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Women less likely to survive heart bypass

Women are nearly twice as likely as men to die from complications of heart bypass surgery, and their typically smaller body size may be one of the reasons, according to a study.
/ Source: Reuters

Women are nearly twice as likely as men to die from complications of heart bypass surgery, and their typically smaller body size may be one of the reasons, according to a study published Tuesday.

In a review of records for 15,440 patients who had undergone coronary artery bypass grafting (CABG), researchers found that 4.24 percent of women died during or immediately after surgery, versus 2.23 percent of men, a statistically significant difference.

The main reasons for the gender gap were the higher rates of “traditional risk factors” among women, said lead study author Dr. Ron Blankstein. In general, the study found, women were older and more likely than men to have problems such as diabetes and advanced heart failure.

But another factor was body size. Patients with a relatively smaller “body surface area” were at greater risk of dying from heart bypass surgery, and in general, women have smaller bodies than men.

Body surface area is an indication of the size of a person’s coronary arteries, and smaller vessels can make the surgery “technically more difficult,” explained Blankstein, a cardiology fellow at the University of Chicago Hospitals.

This fact, he and his colleagues speculate, may be why smaller body size was linked to poorer survival.

However, body size and traditional risk factors did not fully explain the higher death risk among female patients, Blankstein told Reuters Health.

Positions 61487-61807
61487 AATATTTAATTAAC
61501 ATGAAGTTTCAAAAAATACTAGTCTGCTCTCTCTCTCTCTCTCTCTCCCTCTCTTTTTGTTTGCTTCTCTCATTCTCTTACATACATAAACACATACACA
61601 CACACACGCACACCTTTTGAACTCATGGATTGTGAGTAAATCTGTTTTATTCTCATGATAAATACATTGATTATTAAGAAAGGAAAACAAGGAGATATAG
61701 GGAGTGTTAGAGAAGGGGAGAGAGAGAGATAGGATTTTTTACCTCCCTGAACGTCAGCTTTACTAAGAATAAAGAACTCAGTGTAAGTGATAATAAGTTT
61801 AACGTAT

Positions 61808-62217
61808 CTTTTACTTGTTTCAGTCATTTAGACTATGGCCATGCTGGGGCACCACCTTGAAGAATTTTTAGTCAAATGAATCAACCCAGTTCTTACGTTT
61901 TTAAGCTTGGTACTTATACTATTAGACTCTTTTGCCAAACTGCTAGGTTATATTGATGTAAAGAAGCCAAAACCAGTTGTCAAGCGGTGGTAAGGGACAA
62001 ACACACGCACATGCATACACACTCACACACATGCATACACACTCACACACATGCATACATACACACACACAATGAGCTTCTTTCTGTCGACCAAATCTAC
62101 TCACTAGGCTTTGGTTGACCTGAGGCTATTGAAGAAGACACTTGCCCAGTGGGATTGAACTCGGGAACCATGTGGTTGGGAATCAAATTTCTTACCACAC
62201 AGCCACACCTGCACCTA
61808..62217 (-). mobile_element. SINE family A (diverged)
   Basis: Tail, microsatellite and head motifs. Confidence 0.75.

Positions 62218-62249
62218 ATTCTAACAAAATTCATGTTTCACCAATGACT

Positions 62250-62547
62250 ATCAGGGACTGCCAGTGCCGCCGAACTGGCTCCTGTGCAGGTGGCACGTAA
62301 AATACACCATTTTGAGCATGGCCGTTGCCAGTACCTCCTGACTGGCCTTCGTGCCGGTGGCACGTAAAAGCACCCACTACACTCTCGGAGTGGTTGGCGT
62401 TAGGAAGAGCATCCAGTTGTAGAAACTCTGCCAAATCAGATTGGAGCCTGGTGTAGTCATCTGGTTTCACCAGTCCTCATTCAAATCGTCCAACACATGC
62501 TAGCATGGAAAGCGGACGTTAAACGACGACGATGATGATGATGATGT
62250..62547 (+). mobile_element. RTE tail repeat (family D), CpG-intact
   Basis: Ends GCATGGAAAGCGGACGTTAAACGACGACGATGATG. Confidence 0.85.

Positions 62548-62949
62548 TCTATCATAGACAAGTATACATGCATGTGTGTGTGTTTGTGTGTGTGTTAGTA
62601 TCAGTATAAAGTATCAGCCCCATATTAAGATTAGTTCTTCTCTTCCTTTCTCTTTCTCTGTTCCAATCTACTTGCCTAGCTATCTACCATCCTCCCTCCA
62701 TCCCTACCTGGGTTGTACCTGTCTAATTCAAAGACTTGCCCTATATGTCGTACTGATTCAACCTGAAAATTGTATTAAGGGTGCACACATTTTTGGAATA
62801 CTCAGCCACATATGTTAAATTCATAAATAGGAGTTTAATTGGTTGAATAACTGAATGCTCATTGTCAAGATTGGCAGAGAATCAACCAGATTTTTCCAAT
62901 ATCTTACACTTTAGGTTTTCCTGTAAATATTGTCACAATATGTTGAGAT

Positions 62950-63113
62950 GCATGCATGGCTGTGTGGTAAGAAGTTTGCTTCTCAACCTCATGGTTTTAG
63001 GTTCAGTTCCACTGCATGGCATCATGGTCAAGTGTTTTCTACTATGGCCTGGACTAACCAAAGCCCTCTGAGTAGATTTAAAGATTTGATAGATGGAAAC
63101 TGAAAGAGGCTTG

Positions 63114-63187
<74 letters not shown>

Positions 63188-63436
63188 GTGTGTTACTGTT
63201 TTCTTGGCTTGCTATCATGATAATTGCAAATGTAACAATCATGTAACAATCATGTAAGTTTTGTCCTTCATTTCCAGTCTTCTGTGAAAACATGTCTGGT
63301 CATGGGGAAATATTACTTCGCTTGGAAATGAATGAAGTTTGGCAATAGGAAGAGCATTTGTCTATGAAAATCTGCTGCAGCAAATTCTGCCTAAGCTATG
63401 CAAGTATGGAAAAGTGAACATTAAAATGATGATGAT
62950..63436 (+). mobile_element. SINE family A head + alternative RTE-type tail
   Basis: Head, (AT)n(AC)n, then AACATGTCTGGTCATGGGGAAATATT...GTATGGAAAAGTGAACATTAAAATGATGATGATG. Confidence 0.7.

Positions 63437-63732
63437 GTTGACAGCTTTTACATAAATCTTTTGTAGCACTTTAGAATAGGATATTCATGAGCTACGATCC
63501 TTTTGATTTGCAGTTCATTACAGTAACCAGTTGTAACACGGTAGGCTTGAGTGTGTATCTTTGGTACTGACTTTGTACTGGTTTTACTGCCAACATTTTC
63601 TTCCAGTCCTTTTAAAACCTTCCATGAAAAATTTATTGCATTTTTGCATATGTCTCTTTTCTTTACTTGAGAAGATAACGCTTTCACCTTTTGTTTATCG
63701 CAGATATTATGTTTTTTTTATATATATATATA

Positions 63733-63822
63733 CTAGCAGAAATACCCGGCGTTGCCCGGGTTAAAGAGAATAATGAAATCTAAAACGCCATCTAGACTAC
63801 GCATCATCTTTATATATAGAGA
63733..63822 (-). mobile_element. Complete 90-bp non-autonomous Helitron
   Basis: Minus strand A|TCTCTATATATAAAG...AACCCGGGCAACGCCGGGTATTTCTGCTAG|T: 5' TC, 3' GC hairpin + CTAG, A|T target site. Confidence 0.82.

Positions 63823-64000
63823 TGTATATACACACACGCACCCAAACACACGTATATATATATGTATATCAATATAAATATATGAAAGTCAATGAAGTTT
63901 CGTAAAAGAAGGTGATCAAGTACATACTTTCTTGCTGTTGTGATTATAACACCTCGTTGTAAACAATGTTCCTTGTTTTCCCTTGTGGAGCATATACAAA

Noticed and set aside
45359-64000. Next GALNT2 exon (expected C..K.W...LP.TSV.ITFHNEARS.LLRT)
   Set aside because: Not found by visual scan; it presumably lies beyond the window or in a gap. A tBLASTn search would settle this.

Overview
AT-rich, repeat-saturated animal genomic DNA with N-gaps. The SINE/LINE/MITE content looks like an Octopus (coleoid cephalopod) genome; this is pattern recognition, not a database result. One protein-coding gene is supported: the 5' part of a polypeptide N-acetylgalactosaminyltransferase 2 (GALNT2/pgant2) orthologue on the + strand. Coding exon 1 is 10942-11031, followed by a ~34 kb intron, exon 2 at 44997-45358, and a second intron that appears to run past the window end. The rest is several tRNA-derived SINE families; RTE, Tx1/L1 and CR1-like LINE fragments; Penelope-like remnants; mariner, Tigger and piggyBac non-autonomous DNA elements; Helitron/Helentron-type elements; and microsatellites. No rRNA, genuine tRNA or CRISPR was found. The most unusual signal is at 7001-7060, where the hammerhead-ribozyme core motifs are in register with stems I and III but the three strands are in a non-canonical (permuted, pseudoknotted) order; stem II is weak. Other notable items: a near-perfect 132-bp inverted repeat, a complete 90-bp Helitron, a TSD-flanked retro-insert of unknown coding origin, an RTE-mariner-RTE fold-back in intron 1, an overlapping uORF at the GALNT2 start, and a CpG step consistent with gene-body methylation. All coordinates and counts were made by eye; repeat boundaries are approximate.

“Just being female is itself a risk factor,” he said. “We need to figure out why this is.”

Bypass may still be best option
Blankstein and his colleagues report their findings in the annual Cardiovascular Surgery Supplement of Circulation, a journal published by the American Heart Association.

During CABG, a surgeon takes blood vessels from a patient’s leg or elsewhere in the body and uses them to reroute blood around a blockage in the arteries that normally supply the heart. Though coronary artery disease can often be managed with drug therapy or angioplasty — a less invasive procedure that opens up clogged arteries — some patients require CABG.

Blankstein said that while the new findings are “sobering,” they should not discourage women from having the surgery if they need it.

“For a lot of women,” he noted, “bypass still represents the best option for their disease.”

The study involved patients who underwent CABG at one of 31 hospitals in the Midwestern U.S. in 1999 and 2000. Overall, women were 90 percent more likely than men to die during or soon after surgery.

When the researchers accounted for a variety of potential risk factors, including age, co-existing diseases and body size, the gender gap narrowed substantially. Still, women remained 22 percent more likely to die compared with men.

It will be important to find out why this discrepancy persists even when standard risk factors are considered, Blankstein said.

Some open questions, according to the researchers, are whether body fat plays a role, since it affects healing in tissues and blood vessels, and whether hormonal differences between women and men could be at work.